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Indigenous Peoples Day: San Francisco

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Indigenous Reconciliation & Recognition - Recognizing Indigenous Peoples and Places

The United States has shifted to support correcting America's history, the time has come for a San Francisco resolution removing Columbus Day and acknowledging that Indigenous Peoples Day has arrived. The Bay Area has lead the way, with Berkeley enacting Indigenous Peoples Day; Los Angeles has just passed its own resolution. Will the most progressive city in the country keep pace? Here is a proposal to level up. Indigenous Reconciliation & Recognition.

San Francisco City Council: enact resolutions before October 9, 2017, to drop Columbus Day and recognize the Indigenous Peoples of the Americas this year 2017. Remove symbols of white supremacy, including the statues of Christopher Columbus and others claiming doctrines of discovery, from city property. A proclamation will be put forth for the State of California to follow suit.

Rebuild the Native American Center in San Francisco. On October 9th, 1969, the American Indian Center in San Francisco was destroyed by fire and has not been rebuilt. The City of San Francisco will provide land and 1% of budget for funding the operations of this Native American Center. Further a 1% tax on real estate transactions is enacted that that demonstrates an ongoing recognition the Ohlone People of the SF Bay Area, California Indigenous Tribes and Indigenous Peoples of America. This Center will celebrate the Indigenous Peoples, Languages, Arts and contributions to Human Knowledge and Culture.

History From Wikipedia

In 1977, the International Conference on Discrimination Against Indigenous Populations in the Americas, sponsored by the United Nations in Geneva, Switzerland, began to discuss replacing Columbus Day in the United States with a celebration to be known as Indigenous Peoples Day.[4] Similarly, Native American groups staged actions in Boston, Massachusetts instead of Thanksgiving, which has been celebrated there to mark collaboration between English colonists and Native Americans in the first years. In July 1990, at the First Continental Conference on 500 Years of Indian Resistance in Quito, Ecuador, representatives of Indian groups throughout the Americas agreed that they would mark 1992, the 500th anniversary of the first of the voyages of Christopher Columbus, as a year to promote "continental unity" and "liberation." [5]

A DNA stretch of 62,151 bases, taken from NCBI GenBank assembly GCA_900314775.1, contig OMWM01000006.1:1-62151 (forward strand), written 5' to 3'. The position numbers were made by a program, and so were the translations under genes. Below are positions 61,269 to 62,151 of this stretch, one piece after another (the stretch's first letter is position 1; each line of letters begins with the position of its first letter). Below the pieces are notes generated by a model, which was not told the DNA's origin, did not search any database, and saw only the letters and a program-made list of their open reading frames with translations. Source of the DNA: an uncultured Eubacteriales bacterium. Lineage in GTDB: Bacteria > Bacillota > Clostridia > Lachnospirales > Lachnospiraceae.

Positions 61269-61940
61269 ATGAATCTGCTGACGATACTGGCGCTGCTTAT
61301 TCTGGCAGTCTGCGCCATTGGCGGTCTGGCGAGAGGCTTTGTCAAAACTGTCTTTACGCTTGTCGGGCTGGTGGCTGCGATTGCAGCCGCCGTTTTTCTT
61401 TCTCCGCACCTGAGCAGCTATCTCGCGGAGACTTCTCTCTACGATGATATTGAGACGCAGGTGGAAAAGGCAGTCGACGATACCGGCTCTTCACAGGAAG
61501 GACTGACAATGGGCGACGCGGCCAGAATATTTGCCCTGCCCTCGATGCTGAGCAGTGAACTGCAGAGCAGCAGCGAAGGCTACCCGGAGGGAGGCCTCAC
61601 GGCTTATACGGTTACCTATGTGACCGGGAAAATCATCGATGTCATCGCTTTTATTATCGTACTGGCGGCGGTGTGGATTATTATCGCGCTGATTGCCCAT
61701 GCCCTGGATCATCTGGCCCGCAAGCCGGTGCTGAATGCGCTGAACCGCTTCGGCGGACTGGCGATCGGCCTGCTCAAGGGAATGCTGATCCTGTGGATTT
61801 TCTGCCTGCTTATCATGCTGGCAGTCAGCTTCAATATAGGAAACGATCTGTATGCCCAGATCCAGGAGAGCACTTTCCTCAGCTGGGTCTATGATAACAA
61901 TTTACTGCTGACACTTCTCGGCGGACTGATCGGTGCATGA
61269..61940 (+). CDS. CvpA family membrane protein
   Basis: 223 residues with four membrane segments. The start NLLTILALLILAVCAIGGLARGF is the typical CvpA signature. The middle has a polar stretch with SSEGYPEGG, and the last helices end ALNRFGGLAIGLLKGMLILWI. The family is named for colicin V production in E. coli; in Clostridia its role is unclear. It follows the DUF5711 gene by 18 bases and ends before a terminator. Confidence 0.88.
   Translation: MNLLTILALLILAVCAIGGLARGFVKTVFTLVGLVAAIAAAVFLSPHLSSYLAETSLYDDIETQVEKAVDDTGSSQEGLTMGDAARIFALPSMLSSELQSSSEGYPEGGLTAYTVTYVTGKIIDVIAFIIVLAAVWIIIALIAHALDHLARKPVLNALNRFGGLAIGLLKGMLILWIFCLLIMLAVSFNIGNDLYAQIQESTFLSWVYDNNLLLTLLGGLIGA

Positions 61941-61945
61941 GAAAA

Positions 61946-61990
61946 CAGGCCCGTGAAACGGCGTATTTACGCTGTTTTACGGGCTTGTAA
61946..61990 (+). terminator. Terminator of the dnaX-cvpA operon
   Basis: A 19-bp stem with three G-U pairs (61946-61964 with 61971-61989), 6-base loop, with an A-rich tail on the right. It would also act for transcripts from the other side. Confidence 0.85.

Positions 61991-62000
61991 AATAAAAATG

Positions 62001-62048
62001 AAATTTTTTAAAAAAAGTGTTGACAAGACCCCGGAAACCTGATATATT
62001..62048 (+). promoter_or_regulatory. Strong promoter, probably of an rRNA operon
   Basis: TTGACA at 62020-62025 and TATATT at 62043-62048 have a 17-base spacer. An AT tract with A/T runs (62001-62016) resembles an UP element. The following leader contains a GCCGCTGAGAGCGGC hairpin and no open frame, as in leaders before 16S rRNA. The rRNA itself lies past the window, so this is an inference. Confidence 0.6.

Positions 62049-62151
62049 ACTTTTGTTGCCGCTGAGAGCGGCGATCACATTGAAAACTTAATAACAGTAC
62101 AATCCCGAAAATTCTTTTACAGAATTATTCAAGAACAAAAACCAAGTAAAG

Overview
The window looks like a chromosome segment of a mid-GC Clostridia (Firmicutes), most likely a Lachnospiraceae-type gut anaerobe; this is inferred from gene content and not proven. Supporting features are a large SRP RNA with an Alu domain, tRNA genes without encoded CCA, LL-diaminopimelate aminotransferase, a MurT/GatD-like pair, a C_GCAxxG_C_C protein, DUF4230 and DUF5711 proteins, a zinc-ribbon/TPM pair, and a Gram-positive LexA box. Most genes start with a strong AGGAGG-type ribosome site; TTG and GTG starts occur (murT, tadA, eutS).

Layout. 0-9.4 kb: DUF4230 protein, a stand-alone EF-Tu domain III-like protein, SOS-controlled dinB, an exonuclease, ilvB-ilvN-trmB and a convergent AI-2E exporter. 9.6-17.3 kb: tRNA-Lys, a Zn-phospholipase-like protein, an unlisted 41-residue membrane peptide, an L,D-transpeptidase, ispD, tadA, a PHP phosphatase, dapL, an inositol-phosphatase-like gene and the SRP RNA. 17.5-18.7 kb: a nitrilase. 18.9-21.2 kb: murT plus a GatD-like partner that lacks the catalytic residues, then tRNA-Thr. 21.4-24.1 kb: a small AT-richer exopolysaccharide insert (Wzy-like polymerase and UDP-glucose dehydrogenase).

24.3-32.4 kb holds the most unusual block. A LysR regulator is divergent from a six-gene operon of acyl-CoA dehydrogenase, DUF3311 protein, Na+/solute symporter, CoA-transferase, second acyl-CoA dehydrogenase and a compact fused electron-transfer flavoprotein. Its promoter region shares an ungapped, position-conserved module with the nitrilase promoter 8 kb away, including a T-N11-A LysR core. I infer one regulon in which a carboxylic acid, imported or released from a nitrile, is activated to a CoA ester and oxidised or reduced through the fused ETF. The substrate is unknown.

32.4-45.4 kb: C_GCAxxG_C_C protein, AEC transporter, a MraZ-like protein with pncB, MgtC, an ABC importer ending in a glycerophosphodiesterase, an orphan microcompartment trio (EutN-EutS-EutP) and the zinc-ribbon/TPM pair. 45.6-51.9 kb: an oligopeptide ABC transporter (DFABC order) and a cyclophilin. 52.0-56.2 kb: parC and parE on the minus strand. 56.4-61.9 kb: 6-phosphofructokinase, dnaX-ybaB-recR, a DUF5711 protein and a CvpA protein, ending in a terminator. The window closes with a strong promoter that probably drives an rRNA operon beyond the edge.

After the conference, attendees from Northern California organized to plan protests against the "Quincentennial Jubilee" that had been organized by the United States Congress for the San Francisco Bay Area on Columbus Day 1992. It was to include replicas of Columbus' ships sailing under the Golden Gate Bridge and reenacting their "discovery" of America. The delegates formed the Bay Area Indian Alliance and in turn, the "Resistance 500" task force.[6] It promoted the idea that Columbus' "discovery" of an inhabited lands and subsequent European colonization of these areas had resulted in the genocide of indigenous peoples by decisions of colonial and national governments.[7][8]

In 1992, the group convinced the city council of Berkeley, California, to declare October 12 as a "Day of Solidarity with Indigenous People", and 1992 the "Year of Indigenous People". The city implemented related programs in schools, libraries, and museums. The city symbolically renamed Columbus Day as "Indigenous Peoples' Day" beginning in 1992[9] to protest the historical conquest of North America by Europeans, and to call attention to the losses suffered by the Native American peoples and their cultures[10] through diseases, warfare, massacres, and forced assimilation. Get Lost (Again) Columbus, an opera by a Native American composer, was produced that day.[11] Berkeley has celebrated Indigenous Peoples' Day ever since.[12] Beginning in 1993, Berkeley has also held an annual pow wow and festival on Indigenous Peoples' Day.[6]

In the years following Berkeley's action, other local governments and institutions have either renamed or canceled Columbus Day, either to celebrate Native American history and cultures, to avoid celebrating Columbus and the European colonization of the Americas, or due to raised controversy over the legacy of Columbus.[13] Several other California cities, including Richmond, Santa Cruz, and Sebastopol, now celebrate Indigenous Peoples' Day and on this day all people are encouraged to donate to a neighboring tribe and recognize the trauma and pain indigenous peoples have been subjected to by colonizers. [13]

At least four states do not celebrate Columbus Day (Alaska, Hawaii, Oregon, and South Dakota); South Dakota officially celebrates Native American Day instead.[3][14][15] Various tribal governments in Oklahoma designate the day as "Native American Day", or have renamed the day after their own tribes.[16] In 2013, the California state legislature considered a bill, AB55, to formally replace Columbus Day with Native American Day but did not pass it.[17] On August 30, 2017, following similar affirmative votes in Oberlin, Ohio[18], followed later by Bangor, Maine in the earlier weeks of the same month,[19] the Los Angeles City Council voted in favor of replacing Columbus Day with Indigenous People's Day.[20]

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